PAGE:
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The nations 1,600 television stations are converting from traditional analog technology to a digital television format. Digital television (DTV) is a new, more efficient technology for transmitting and receiving broadcast television signals. Digital signals are superior to analog (traditional TV) signals because of their greater accuracy, versatility, efficiency, and interoperability with other electronic media. Because digital signals can carry more information, they can mean more channels, clearer pictures, better sounds, and advanced new functionality.

All of us own the airwaves that broadcasters use to provide both analog and digital TV signals. Broadcasters have been given this special privilege - a license - for free, and in return are required by law to serve the public’s needs. Under the Telecommunications Act of 1996, the amount of spectrum given to television station owners was doubled. The policy rationale for this was to enable them to convert their signals from an analog to a digital format. When at least 85% of households in a broadcasting market can receive digital signals, the spectrum currently used for analog channels is to be returned to the government for public safety uses, with some spectrum to be auctioned off to the highest bidder and other spectrum used for unlicensed purposes. Digital television makes broadcasting more competitive and valuable in the market, and should enable broadcasters to better serve basic public needs.

A primary policy rationale for the transition to digital television is high-definition television, or HDTV. This transmission standard contains up to six times more data than conventional television signals and at least twice the picture resolution, making HDTV images substantially more vivid and engaging, and enhanced by five discrete channels of CD-quality audio.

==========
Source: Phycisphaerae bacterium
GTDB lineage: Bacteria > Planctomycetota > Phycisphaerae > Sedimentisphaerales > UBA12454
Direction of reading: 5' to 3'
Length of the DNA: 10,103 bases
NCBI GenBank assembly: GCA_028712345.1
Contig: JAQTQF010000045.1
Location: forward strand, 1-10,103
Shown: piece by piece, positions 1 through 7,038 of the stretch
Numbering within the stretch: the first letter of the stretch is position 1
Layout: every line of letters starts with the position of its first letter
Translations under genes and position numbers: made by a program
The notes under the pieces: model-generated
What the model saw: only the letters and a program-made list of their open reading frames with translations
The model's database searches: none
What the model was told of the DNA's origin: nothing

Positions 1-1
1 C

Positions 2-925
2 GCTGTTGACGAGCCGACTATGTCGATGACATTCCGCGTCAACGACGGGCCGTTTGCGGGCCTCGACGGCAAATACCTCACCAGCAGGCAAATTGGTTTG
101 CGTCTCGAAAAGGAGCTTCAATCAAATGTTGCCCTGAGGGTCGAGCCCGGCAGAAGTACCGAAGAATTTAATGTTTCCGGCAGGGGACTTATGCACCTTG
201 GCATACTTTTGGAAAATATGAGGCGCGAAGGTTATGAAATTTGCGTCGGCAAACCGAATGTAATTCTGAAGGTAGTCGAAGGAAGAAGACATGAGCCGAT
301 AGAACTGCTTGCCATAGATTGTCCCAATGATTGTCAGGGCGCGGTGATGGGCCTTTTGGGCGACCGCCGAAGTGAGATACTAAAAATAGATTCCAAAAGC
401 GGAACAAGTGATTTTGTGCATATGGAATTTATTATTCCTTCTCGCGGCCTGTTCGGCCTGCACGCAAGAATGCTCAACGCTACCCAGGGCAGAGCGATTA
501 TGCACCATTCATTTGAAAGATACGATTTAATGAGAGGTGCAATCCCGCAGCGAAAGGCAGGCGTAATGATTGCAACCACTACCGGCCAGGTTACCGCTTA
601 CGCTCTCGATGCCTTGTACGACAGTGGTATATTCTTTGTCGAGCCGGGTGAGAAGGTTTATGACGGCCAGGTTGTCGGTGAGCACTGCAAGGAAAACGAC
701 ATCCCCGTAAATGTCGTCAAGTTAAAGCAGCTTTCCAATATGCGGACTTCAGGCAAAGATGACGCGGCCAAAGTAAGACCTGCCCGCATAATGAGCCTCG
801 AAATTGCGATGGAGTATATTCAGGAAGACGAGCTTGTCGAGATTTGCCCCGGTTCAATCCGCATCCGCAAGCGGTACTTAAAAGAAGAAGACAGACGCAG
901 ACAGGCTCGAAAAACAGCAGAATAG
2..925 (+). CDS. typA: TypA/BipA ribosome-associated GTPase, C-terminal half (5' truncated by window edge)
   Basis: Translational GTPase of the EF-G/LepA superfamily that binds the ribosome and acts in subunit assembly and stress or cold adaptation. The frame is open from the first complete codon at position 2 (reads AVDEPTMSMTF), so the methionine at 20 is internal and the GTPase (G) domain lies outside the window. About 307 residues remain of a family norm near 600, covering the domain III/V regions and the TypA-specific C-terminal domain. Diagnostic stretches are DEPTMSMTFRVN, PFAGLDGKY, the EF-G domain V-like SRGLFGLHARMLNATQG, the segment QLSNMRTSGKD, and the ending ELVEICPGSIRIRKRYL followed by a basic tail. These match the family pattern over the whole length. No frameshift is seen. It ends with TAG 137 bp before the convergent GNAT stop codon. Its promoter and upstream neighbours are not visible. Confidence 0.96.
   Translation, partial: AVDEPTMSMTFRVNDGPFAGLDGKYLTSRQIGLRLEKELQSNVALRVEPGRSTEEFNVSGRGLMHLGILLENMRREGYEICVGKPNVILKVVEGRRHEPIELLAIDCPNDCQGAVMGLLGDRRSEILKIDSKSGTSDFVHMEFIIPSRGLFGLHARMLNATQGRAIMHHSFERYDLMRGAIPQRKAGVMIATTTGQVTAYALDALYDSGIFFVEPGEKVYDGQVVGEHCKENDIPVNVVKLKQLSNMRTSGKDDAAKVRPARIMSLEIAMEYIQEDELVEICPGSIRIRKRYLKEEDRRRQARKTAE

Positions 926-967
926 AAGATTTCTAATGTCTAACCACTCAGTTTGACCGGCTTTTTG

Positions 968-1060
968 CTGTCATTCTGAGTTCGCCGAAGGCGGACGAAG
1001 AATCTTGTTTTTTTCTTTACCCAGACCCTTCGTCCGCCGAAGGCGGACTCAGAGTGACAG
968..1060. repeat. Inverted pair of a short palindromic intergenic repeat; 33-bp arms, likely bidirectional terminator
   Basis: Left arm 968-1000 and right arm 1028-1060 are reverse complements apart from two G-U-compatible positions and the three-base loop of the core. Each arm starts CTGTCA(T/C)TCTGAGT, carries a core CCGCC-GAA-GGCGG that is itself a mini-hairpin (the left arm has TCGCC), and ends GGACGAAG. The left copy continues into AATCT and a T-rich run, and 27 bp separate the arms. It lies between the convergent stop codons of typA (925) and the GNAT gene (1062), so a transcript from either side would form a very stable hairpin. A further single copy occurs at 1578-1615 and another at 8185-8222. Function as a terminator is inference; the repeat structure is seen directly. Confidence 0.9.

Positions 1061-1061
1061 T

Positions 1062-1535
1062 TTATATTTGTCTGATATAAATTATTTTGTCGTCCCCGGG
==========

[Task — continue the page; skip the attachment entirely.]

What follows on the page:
The move to DTV technology can also significantly expand the number of channels stations can simultaneously broadcast. Instead of sending an HDTV signal, a broadcast station can send as many as six digital “standard-definition television” (SDTV) signals. Although SDTV images are not as sharp as HDTV, they are superior to existing television images. This “multicasting” capacity could allow broadcasters to compete with other multi-channel media such as cable and direct broadcast satellite systems.

Digital TV also enables interactive services through additional data streams that can be delivered to the consumer. Digital television signals can be picked up by both digital televisions and computers and can make broadcasters into “datacasters.” The data capacity of DTV makes possible services such as subscription television programming, computer software distribution, teletext, and interactive services, including revenue-producing offerings such as stock prices, sports scores, classified advertising, paging services, “zoned” news reports, advertising targeted to specific television sets, “time-shifted” video programming, and closed-circuit television.

But DTV can offer more than better pictures, more channels, and niche services.
Consumers deserve to know how broadcasters will serve their day-to-day television needs – healthy programming for children, healthy programming for our democracy, healthy programming for our communities, and as much information about the TV that comes into our living rooms as the food that comes into our kitchens.

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